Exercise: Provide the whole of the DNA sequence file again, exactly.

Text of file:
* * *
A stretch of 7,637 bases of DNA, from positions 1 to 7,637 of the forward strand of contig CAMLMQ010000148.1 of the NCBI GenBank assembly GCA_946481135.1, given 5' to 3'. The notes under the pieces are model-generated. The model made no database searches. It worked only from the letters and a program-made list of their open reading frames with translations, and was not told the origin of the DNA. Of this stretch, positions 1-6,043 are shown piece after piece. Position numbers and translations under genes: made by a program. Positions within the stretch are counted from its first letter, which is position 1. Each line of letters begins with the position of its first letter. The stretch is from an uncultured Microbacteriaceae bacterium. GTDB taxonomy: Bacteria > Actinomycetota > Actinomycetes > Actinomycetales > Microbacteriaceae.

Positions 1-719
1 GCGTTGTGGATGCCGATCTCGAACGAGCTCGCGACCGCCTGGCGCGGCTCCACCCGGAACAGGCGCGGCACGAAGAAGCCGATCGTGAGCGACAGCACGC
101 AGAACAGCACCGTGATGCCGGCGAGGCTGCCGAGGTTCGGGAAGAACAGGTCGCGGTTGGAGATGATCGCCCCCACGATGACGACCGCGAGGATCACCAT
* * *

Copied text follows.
A stretch of 7,637 bases of DNA, from positions 1 to 7,637 of the forward strand of contig CAMLMQ010000148.1 of the NCBI GenBank assembly GCA_946481135.1, given 5' to 3'. The notes under the pieces are model-generated. The model made no database searches. It worked only from the letters and a program-made list of their open reading frames with translations, and was not told the origin of the DNA. Of this stretch, positions 1-6,043 are shown piece after piece. Position numbers and translations under genes: made by a program. Positions within the stretch are counted from its first letter, which is position 1. Each line of letters begins with the position of its first letter. The stretch is from an uncultured Microbacteriaceae bacterium. GTDB taxonomy: Bacteria > Actinomycetota > Actinomycetes > Actinomycetales > Microbacteriaceae.

Positions 1-719
1 GCGTTGTGGATGCCGATCTCGAACGAGCTCGCGACCGCCTGGCGCGGCTCCACCCGGAACAGGCGCGGCACGAAGAAGCCGATCGTGAGCGACAGCACGC
101 AGAACAGCACCGTGATGCCGGCGAGGCTGCCGAGGTTCGGGAAGAACAGGTCGCGGTTGGAGATGATCGCCCCCACGATGACGACCGCGAGGATCACCAT